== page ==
Fungus-based pre-treatments can make paper pulp production more sustainable

Pre-treatments substantially reduced the resistance that wood presents to cooking processes and improved the properties of the pulp.

A study led by the Faculty of Science and Technology of the University of Coimbra (FCTUC) suggests that pre-treatments based on ligninolytic fungi can help in the production of paper pulp without compromising its quality.

Ricardo da Costa, researcher at the Department of Chemistry, and Maria da Graça Carvalho, professor at the Department of Chemical Engineering, are the main authors of the article “Reduced Recalcitrance and Improved Pulp Properties in Eucalypt Woods Pretreated with White-Rot Fungi and Mild Alkali”, published in the magazine Industrial & Engineering Chemistry Research from the American Chemical Society.

«Certain pre-treatments of wood mediated by ligninolytic fungi (White-Rot Fungi) have the potential to allow the reduction of energy and/or the amount of chemical reagents used during the production of paper pulp. However, these are methodologies that have not yet been sufficiently explored, particularly in the Portuguese context», reveals Ricardo da Costa.

Thus, «our main objective was to address this gap and develop biotechnological methodologies that can be used as auxiliaries in the production of paper pulp, without affecting the quality of the pulp produced», says Maria da Graça Carvalho, explaining that the pre-treatments of biomass involve the application of ligninolytic fungi, namely Ceriporiopsis subvermispora, Ganoderma lucidum, Phanerochaete chrysosporium, Pleurotus ostreatus, and Versicolor trametes, in eucalyptus wood chips before cooking to produce paper pulp.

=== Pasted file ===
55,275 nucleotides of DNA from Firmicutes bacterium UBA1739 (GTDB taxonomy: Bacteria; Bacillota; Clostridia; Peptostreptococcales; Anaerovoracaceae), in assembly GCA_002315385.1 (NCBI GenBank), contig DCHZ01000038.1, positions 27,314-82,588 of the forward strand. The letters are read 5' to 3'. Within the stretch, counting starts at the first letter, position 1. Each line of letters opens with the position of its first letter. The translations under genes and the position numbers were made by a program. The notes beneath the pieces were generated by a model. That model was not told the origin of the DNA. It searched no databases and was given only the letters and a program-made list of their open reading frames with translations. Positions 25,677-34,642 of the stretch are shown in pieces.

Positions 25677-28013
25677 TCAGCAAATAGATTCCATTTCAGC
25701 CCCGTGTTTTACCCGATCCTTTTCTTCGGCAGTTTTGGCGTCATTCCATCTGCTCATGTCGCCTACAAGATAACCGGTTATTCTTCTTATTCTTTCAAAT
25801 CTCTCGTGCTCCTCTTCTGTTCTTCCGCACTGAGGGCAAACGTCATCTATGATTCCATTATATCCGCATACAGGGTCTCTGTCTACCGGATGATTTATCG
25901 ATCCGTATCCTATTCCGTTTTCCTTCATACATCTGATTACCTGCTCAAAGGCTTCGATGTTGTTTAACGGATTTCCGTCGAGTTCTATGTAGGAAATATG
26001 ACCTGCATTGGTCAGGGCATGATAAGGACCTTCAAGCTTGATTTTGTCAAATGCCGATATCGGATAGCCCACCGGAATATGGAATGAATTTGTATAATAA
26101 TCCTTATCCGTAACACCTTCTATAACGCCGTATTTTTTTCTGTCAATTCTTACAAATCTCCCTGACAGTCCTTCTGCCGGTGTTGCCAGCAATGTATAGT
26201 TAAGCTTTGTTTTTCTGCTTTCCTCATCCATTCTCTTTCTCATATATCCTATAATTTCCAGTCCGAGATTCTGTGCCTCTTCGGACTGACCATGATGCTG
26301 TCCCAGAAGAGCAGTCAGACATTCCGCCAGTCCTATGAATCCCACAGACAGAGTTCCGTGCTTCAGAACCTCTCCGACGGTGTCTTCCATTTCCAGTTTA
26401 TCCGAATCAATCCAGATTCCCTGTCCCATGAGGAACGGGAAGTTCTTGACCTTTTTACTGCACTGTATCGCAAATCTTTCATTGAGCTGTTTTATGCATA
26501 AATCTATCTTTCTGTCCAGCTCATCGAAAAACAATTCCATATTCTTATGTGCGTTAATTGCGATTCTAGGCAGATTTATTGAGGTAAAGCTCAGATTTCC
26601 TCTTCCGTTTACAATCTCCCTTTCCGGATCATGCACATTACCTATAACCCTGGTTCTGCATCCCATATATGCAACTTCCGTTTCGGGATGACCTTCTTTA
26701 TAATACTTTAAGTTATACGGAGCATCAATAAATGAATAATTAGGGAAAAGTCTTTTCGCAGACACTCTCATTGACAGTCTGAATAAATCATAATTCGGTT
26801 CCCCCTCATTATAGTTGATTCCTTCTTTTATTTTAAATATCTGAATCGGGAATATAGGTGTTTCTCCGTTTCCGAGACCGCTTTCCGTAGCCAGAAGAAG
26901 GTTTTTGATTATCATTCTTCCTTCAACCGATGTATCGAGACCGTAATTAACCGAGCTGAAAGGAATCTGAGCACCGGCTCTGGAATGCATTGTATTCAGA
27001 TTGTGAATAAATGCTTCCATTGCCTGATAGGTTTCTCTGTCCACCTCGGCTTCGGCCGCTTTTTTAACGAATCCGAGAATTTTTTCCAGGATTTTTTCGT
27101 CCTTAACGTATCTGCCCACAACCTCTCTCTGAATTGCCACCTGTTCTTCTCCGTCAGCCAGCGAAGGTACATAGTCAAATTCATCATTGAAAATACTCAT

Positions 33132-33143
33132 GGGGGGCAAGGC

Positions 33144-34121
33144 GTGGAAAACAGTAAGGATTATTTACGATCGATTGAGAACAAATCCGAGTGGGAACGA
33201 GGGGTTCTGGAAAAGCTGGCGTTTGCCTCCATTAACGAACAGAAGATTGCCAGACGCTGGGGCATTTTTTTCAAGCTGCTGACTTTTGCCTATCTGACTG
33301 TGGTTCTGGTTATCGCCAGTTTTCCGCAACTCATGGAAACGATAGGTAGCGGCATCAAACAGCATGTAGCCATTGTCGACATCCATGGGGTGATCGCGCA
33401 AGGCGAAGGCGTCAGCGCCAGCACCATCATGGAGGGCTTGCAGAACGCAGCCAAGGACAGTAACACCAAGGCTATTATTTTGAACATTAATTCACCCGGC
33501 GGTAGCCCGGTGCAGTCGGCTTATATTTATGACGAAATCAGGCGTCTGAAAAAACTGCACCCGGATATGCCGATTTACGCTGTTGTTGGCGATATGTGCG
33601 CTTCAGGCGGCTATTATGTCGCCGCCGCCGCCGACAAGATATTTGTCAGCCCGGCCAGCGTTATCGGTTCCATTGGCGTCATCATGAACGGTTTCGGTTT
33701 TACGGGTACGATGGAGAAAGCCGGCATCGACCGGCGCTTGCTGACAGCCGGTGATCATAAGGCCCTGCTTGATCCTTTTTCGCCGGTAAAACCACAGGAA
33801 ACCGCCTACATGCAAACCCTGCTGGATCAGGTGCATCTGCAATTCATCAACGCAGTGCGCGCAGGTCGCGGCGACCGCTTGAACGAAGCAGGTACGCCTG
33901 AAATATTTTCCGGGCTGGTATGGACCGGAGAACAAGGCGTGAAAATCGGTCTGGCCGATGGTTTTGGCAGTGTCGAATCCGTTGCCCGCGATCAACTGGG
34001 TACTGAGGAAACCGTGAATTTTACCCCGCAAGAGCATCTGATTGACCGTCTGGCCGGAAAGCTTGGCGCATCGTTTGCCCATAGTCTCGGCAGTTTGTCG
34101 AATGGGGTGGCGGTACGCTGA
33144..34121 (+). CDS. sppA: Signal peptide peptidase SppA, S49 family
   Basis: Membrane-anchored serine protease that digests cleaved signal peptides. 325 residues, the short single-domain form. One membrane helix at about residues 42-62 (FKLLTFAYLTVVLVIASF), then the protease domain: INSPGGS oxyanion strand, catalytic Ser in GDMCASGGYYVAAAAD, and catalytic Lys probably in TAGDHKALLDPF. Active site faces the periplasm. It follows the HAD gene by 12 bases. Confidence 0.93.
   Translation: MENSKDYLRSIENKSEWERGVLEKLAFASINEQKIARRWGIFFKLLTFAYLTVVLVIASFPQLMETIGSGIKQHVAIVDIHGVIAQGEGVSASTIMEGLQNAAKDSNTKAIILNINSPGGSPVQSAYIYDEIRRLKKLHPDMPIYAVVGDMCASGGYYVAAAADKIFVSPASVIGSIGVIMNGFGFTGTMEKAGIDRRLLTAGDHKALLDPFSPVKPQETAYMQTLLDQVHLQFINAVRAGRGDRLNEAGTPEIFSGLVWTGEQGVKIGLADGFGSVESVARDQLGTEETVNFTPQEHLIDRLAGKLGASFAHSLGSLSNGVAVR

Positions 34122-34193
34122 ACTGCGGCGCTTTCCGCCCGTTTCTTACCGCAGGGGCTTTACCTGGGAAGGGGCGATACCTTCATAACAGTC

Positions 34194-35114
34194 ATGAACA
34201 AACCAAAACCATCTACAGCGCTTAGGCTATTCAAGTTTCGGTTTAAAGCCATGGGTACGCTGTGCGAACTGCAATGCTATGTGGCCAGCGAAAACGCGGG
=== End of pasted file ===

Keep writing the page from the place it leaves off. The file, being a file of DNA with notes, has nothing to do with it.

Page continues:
The professor also explains that the pre-treatments used during the investigation substantially reduced the resistance that the wood presents to the cooking processes and improved the properties of the paste.

The residual lignin content was also substantially reduced in raw pulps produced from treated wood, as well as the consumption of bleaching reagents.

Therefore, according to the researcher from the Department of Chemistry, «these processes, after evaluating their technical-economic viability in an industrial context, could result in improving the efficiency of the paper pulp production process», he concludes.

This study is the result of a collaboration between the departments of Chemistry, Chemical Engineering and Life Sciences (DCV) at FCTUC, within the scope of the “Inpactus” project, including the contribution of several international partners, namely the universities of York and the Wales, in the United Kingdom.